Alarm clocks can ring, they can buzz, they can blare, they can turn on with a radio announcer talking. In this case, I decided that a blaring alarm would be a good shock.

You might choose differently. You could say:

The incessant buzzing of his alarm clock intruded in Jason's dream, dragging him to wakefulness.

Or you could say:

The alarm beside his bed jangled, jarring Jason out of sleep

(hmm, maybe not... too many 'j' words in a row in that one)

Or... you get the idea. You want to introduce the alarm clock in some way that the reader understands and sympathizes with Jason. Not too many people like being awakened by an alarm after all.

Now let's take the second section:

Jason gets up, gets out of bed, whines about how early it is, notices that it's dark, and is unhappy about school starting before it's light.

Just about everything in that section is something Jason could either say or think. If you look back at my second example, I choose to have him mutter aloud. You could have him mutter and think. Or just think, or stretch, yawn, gripe loudly and snarl at the clock.

Now here are some paragraphs for you to rewrite. Use the information above to turn these from 'telling' into 'showing'

1. Mary looked up at the sky and noticed the birds were flying south. She sniffed the air and smiled at the scent of pine from the woods nearby. Winter was on its way, the storms would be coming soon but right now, it was a lovely autumn.

2. Bill stood on the edge of the dock and looked out at the ocean. White caps covered the stormy waves and dark clouds were building on the horizon. The boat race was only two days off but if the weather report was right, there was a monsoon on the way.

3. Jingo the monkey scaled the palm tree, intent on snagging a coconut from the top. His fingers and toes clung to the bark as he climbed, allowing him to reach the top leaves without a problem. Grabbing one of the coconuts from the tree, he hurled it at the beach below where it broke open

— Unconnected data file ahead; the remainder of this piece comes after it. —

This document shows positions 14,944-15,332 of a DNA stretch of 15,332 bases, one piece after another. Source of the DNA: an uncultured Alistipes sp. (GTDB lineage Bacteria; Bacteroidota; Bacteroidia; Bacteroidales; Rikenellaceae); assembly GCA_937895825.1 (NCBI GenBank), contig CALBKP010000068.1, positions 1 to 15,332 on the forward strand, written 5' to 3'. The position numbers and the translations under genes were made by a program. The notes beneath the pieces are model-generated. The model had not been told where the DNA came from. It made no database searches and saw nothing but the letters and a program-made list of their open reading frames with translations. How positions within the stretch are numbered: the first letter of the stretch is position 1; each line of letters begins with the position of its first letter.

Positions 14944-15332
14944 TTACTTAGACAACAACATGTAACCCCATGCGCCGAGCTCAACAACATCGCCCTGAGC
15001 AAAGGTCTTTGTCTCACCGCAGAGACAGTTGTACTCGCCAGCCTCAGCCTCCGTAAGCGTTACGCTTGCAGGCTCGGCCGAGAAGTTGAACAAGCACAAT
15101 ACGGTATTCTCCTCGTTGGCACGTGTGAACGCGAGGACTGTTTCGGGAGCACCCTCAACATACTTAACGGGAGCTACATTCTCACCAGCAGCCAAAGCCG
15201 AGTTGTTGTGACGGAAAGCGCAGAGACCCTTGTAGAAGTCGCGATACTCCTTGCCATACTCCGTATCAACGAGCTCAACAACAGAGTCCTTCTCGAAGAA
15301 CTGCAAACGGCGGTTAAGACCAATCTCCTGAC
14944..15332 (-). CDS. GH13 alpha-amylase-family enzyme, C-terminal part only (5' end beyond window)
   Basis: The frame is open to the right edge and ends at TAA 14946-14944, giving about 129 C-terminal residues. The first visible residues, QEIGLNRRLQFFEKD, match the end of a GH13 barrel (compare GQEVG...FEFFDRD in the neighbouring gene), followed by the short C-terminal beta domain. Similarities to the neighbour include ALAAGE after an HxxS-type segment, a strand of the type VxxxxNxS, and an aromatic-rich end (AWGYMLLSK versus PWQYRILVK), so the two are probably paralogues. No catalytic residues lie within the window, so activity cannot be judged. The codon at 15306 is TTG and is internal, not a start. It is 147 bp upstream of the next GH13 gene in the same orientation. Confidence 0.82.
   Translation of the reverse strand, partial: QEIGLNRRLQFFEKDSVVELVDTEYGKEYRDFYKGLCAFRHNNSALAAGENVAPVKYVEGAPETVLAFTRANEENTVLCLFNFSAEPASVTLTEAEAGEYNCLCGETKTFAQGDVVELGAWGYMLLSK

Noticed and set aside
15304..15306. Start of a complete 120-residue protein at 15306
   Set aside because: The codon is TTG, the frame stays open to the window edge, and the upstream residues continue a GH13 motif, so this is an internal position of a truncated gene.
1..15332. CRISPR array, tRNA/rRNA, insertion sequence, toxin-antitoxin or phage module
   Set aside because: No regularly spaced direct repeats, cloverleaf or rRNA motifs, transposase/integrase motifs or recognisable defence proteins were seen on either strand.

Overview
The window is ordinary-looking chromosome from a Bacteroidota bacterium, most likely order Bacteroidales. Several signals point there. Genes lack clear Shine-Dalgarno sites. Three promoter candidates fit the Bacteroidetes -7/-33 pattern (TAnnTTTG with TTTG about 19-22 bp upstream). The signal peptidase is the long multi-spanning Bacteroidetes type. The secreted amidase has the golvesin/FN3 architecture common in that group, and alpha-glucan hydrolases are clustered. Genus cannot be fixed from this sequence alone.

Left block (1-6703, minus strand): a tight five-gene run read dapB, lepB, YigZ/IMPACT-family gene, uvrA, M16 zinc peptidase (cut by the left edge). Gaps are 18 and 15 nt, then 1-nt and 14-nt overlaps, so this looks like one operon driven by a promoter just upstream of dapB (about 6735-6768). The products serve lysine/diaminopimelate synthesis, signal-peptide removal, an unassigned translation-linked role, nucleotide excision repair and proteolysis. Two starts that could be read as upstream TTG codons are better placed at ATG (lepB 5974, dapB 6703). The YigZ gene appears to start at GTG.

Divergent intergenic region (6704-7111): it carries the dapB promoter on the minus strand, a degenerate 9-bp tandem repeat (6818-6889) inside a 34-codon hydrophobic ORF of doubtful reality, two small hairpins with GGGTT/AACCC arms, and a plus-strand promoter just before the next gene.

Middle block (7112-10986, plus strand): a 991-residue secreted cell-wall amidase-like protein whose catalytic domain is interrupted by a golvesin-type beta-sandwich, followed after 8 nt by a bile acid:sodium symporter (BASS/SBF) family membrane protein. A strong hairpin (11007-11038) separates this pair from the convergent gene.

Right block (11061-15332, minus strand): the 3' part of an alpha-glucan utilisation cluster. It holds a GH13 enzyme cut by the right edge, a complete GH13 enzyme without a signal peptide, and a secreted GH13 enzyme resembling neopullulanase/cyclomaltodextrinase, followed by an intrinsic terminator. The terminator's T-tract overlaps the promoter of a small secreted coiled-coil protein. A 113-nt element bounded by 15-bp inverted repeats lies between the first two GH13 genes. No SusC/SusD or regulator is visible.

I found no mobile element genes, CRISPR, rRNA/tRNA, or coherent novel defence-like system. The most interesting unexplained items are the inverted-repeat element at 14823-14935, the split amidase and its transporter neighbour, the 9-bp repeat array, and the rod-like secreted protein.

on a rock. He scurried down the tree and grabbed his prize from the ground, dancing around and munching on the tender insides of the coconut.

4. The red ball bounced down the street. Car horns blared as drivers swerved to get out of its way, screaming cuss words at each other.

Notice a very important fact about exercise #4. The main character is a ball. Balls can't think. They aren't alive and they can't use dialog. But the people in the cars CAN, even though they aren't the main character.

5. The screen door swung back and forth in the breeze, its latch broken. A curtain blew out one of the open windows then hung down the side of the house like a tail. Shutters banged as the breeze picked up and smoke began to flow out the kitchen door. Flames crackled up a door frame as the house caught fire.

In #5 you have nothing that can speak or think. You have a house that's catching on fire, and no living things around. The house is now your character. This is by far the hardest of the exercises because you have to narrate the story in a non-passive manner. Draw the reader in and make him identify with the house in such a way that he cares whether the house burns down or not.

Now that you've read my cookbook, and you've done the exercises, it's time for you to turn to your own writing.

Dig out some older things you've written and see where you can turn 'showing' into 'telling'.